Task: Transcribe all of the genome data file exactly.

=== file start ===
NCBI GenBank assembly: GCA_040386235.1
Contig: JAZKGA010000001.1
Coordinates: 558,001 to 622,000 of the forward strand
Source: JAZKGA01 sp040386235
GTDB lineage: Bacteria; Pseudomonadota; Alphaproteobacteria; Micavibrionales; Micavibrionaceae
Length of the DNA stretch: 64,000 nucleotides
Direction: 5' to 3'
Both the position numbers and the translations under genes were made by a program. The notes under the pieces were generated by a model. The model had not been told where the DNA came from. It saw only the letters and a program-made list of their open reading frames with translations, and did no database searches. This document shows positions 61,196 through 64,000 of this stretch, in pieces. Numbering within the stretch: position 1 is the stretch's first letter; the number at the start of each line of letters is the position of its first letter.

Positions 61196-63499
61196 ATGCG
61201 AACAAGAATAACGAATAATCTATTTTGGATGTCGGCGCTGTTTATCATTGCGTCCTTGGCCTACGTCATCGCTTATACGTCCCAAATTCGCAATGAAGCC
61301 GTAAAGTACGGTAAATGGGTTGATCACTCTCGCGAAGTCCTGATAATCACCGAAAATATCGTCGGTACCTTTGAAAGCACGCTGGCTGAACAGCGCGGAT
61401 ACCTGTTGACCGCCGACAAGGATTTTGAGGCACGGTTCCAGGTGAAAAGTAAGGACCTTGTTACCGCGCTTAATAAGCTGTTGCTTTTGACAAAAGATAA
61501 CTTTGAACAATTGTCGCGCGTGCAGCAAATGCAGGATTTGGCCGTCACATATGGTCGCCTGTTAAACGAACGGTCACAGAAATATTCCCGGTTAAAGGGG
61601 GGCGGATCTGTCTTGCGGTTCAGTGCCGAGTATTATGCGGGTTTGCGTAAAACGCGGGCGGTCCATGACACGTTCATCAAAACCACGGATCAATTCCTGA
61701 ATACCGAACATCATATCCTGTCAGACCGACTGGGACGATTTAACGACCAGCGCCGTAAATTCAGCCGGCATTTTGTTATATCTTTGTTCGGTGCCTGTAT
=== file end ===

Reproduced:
NCBI GenBank assembly: GCA_040386235.1
Contig: JAZKGA010000001.1
Coordinates: 558,001 to 622,000 of the forward strand
Source: JAZKGA01 sp040386235
GTDB lineage: Bacteria; Pseudomonadota; Alphaproteobacteria; Micavibrionales; Micavibrionaceae
Length of the DNA stretch: 64,000 nucleotides
Direction: 5' to 3'
Both the position numbers and the translations under genes were made by a program. The notes under the pieces were generated by a model. The model had not been told where the DNA came from. It saw only the letters and a program-made list of their open reading frames with translations, and did no database searches. This document shows positions 61,196 through 64,000 of this stretch, in pieces. Numbering within the stretch: position 1 is the stretch's first letter; the number at the start of each line of letters is the position of its first letter.

Positions 61196-63499
61196 ATGCG
61201 AACAAGAATAACGAATAATCTATTTTGGATGTCGGCGCTGTTTATCATTGCGTCCTTGGCCTACGTCATCGCTTATACGTCCCAAATTCGCAATGAAGCC
61301 GTAAAGTACGGTAAATGGGTTGATCACTCTCGCGAAGTCCTGATAATCACCGAAAATATCGTCGGTACCTTTGAAAGCACGCTGGCTGAACAGCGCGGAT
61401 ACCTGTTGACCGCCGACAAGGATTTTGAGGCACGGTTCCAGGTGAAAAGTAAGGACCTTGTTACCGCGCTTAATAAGCTGTTGCTTTTGACAAAAGATAA
61501 CTTTGAACAATTGTCGCGCGTGCAGCAAATGCAGGATTTGGCCGTCACATATGGTCGCCTGTTAAACGAACGGTCACAGAAATATTCCCGGTTAAAGGGG
61601 GGCGGATCTGTCTTGCGGTTCAGTGCCGAGTATTATGCGGGTTTGCGTAAAACGCGGGCGGTCCATGACACGTTCATCAAAACCACGGATCAATTCCTGA
61701 ATACCGAACATCATATCCTGTCAGACCGACTGGGACGATTTAACGACCAGCGCCGTAAATTCAGCCGGCATTTTGTTATATCTTTGTTCGGTGCCTGTAT